Chonika Coleman-King, assistant professor in the Department of Theory and Practice in Teacher Education, earned her PhD in 2011 from the University of Pennsylvania. She teaches in the Urban-Multicultural Teacher Education Program at UT, and her professional interests include preparing teachers for diverse contexts, addressing racial bias in schools, and the racial and ethnic socialization of immigrants. She has recently published her research in The (Re-)Making of a Black American: Racial and Ethnic Socialization of Caribbean American Youth (2014), which is the latest book in the Peter Lang series on Black Studies and Critical Thinking.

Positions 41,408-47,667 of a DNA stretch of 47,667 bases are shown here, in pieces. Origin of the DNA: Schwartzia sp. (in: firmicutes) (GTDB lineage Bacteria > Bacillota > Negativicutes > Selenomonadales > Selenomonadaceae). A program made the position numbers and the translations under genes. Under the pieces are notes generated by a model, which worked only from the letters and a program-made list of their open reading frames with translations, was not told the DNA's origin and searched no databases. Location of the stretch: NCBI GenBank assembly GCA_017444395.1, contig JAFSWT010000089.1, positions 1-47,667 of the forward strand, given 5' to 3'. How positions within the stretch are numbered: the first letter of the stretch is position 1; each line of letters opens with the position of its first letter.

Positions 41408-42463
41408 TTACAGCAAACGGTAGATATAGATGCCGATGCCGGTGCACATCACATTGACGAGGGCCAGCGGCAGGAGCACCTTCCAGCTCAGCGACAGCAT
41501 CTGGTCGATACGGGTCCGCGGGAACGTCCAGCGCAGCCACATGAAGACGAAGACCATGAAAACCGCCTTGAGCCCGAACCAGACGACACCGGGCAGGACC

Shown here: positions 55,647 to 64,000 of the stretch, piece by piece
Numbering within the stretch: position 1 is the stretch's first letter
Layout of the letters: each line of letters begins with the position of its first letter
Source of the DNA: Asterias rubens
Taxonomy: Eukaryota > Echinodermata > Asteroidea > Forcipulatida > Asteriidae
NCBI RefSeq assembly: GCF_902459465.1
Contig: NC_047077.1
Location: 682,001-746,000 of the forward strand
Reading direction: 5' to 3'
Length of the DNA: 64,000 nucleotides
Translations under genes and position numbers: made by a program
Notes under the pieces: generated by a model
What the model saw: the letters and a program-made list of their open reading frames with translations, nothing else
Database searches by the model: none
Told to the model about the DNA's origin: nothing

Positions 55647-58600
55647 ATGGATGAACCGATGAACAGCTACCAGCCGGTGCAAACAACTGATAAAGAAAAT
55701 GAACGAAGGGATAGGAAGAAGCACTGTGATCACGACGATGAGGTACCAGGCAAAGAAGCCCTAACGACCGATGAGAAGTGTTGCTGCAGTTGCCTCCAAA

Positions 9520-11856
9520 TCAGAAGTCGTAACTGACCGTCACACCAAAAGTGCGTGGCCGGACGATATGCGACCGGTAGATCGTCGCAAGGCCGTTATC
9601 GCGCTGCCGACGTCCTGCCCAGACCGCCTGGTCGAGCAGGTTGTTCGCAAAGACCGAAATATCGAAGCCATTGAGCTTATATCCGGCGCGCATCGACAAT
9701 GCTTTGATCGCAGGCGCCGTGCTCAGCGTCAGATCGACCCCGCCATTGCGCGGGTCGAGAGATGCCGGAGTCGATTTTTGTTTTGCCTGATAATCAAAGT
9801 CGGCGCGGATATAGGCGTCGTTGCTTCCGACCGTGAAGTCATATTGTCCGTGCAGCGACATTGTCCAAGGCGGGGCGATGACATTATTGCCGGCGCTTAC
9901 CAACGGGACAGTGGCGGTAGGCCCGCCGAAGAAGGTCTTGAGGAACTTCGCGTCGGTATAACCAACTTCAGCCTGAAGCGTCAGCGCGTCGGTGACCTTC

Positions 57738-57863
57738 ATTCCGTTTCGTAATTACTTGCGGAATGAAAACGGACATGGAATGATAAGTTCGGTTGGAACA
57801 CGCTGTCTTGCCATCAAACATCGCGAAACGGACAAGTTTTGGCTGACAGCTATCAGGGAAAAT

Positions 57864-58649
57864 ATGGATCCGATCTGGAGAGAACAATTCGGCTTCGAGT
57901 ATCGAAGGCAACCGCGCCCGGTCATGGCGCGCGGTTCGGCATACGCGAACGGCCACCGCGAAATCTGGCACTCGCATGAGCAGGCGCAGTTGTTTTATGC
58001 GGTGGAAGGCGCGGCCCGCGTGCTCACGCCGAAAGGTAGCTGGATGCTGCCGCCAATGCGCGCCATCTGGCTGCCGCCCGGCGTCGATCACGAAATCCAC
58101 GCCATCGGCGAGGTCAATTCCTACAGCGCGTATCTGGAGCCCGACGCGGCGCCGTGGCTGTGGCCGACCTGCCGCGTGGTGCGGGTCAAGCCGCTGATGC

In The (Re-)Making of a Black American, Coleman-King explores the ways children of Black immigrants from the English-speaking Caribbean come to understand their racial and ethnic identities, given the socialization messages they receive from their parents and their experiences with institutionalized racism and racial hierarchies in U.S. schools. In contrast to earlier studies that have offered broad generalizations about Caribbean immigrants, this book provides a detailed and nuanced analysis of the experience of these students as they strive for academic success while negotiating the reality of race in America. Grounded in the notion that racism is an inescapable marker of the Black experience in the United States, this book highlights the contradictions between parental and school socialization messages and the struggle that ensues as Caribbean American youth are forcibly (re-)made into a specific brand of Black American.